The most interesting module Hazel took during her Biochemistry degree was Functional Genomics and Epigenetics.
It allowed her to study DNA in-depth and, in particular, the technology used by scientists at the moment.
By exploring the possibility of finding better techniques for reading and storing DNA, Hazel has felt as though she has been a part of real scientific discovery.
Although better methods and technologies may be found, this does not mean that all the questions scientists want to ask about DNA will be answered.
What are the top three attributes you’ve developed through your degree?
Explain and argue clearly and concisely:
I think the top thing is the ability to say what I want to say on paper from a scientific point of view. Using what we’ve been taught in lectures and what we’ve learnt throughout our degree here and then combining it in the ability to write a scientific style paper that’s suitable for research publications or anything relevant to the scientific industry.
Work individually and in collaboration with others:
The ability to work well with others and particularly with all the academic members of staff who are more experienced than us and to respect their work and to make our own stamp on it, to take what we’ve been taught and just to give our own opinions, I think that’s very important, that we take what we’ve been given and give what we think back.
Grasp the principles and practices of my field of study:
I think it’s very important that that we’ve learnt what areas of science really interest us. Our degree, when we start, is very wide. The opportunity to develop what we particular desire to do is very interesting. We get options each year so we can essentially design our own degree which I think it very important in we start out in a wide class, there are lots of us in it, and we sort of hone in on something we really enjoy and we can pick our way through our degree as we want to do it.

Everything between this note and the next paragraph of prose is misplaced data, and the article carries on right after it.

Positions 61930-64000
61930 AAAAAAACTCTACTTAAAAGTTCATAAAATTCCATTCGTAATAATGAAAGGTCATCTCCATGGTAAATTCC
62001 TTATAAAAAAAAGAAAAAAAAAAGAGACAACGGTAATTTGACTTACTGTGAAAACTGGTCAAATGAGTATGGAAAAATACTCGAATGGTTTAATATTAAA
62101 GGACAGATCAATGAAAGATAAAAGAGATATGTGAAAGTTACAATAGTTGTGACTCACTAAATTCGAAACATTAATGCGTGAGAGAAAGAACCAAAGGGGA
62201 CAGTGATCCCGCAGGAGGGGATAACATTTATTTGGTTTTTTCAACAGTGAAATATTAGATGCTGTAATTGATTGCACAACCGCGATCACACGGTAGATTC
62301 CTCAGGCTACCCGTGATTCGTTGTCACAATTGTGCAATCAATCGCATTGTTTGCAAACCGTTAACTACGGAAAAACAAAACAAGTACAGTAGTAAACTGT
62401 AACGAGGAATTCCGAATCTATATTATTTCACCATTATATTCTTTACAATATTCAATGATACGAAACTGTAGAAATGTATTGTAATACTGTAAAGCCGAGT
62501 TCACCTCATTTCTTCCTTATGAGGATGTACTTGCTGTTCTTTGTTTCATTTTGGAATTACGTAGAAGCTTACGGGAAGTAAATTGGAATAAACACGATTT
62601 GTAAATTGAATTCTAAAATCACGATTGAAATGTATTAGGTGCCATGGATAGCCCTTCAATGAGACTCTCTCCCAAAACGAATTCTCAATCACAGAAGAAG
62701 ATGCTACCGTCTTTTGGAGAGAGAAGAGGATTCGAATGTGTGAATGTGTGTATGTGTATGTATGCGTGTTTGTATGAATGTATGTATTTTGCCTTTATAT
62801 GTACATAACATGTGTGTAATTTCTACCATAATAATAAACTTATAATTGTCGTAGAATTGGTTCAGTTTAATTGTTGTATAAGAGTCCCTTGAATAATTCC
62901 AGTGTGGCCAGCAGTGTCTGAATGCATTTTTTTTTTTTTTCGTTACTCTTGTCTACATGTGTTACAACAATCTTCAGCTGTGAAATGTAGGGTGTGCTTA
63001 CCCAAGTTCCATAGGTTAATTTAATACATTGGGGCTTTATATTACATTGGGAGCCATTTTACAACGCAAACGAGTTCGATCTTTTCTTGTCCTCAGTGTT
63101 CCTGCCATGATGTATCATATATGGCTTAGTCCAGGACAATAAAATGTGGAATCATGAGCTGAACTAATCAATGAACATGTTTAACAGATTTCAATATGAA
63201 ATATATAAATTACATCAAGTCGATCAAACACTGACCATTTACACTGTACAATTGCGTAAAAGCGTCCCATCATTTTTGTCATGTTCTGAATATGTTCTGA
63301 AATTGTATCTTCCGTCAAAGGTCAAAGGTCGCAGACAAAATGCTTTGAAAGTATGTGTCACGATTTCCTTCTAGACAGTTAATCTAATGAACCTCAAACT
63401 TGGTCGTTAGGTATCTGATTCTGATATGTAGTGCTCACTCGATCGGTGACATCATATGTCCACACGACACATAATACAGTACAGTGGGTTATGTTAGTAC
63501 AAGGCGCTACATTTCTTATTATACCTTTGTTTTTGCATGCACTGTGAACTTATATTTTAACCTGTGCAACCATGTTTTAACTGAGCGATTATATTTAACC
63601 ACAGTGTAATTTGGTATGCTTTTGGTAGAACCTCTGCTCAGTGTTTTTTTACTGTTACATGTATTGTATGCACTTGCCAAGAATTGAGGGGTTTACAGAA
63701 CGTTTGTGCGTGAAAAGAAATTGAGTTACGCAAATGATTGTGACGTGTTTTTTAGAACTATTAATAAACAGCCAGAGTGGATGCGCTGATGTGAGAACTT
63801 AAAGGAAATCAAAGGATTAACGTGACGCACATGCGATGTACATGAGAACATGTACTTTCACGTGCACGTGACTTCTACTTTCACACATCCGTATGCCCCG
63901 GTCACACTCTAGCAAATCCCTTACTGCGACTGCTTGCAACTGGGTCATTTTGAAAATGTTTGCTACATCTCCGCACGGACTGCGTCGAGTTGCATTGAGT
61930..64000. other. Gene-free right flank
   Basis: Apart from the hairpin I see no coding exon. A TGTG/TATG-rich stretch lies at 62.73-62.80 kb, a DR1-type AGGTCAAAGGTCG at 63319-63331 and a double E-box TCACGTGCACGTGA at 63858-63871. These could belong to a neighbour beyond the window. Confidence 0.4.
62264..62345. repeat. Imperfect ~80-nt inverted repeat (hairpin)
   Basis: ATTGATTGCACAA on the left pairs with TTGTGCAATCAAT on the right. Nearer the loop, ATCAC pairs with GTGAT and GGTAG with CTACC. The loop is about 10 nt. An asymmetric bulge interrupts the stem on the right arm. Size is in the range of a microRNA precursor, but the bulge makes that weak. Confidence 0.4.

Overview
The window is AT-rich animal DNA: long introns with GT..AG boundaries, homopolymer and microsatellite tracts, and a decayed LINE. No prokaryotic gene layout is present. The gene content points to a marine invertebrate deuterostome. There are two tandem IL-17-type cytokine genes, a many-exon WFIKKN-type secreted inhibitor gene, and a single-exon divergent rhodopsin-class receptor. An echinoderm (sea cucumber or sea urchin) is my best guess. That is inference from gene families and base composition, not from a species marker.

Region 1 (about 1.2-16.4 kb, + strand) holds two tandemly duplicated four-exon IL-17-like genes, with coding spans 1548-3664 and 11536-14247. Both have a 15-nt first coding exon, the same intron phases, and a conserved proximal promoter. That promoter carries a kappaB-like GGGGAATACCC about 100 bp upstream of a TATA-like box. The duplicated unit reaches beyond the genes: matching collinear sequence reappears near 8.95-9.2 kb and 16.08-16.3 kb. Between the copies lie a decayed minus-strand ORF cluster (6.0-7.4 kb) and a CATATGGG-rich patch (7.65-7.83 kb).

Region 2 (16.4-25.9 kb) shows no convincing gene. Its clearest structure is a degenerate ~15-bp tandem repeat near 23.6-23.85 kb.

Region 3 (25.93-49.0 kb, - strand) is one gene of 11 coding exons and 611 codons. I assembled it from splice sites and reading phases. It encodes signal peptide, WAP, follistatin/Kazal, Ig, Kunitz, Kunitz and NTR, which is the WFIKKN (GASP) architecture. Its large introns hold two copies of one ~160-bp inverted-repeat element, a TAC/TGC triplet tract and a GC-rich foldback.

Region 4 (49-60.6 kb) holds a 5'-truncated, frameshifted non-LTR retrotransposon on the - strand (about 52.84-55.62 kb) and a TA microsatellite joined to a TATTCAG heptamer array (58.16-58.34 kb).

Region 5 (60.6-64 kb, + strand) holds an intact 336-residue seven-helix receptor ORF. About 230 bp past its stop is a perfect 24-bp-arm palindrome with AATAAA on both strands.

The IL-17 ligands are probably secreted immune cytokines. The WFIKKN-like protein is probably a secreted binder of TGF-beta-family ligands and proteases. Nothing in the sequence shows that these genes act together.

What are the top attributes you’ve developed through a chosen module?
Connect information and ideas within my field of study:
My favourite module at the moment is one I’m currently still doing. It’s called Functional Genomics and Epigenetics. It’s about looking at our DNA and what makes us different. If you think about identical twins they have the same DNA but they’re not the same and it’s what makes those changes that are really interesting to me. The genomics side of it is looking at the original methods that the human genome project used to sequence the first DNA sequence and finding better techniques for doing it because it’s not cost effective at the moment to do it or to store it. So it’s looking at new ways in deciphering the human genome.
Use technologies to access and interpret information effectively:
There’s a really interesting one which is using digital technology combined with the technology that has already been designed to build a cheaper cost effective machine. That would mean a revolution in medical sciences. I think a desire to want to be a part of that, building the new machines that could be a revolution to this. An appreciation of how difficult it’s been for the last 10 years to actually sequence the human genome, the work that the scientists put into it and the ingenuity that they had in imagining a machine that could do is just amazing.
Curiosity and openness to change:
Also an appreciation for a thing in science that no question is ever really answered; we may find a method for sequencing the human genome but it may not answer all the questions we want it to answer.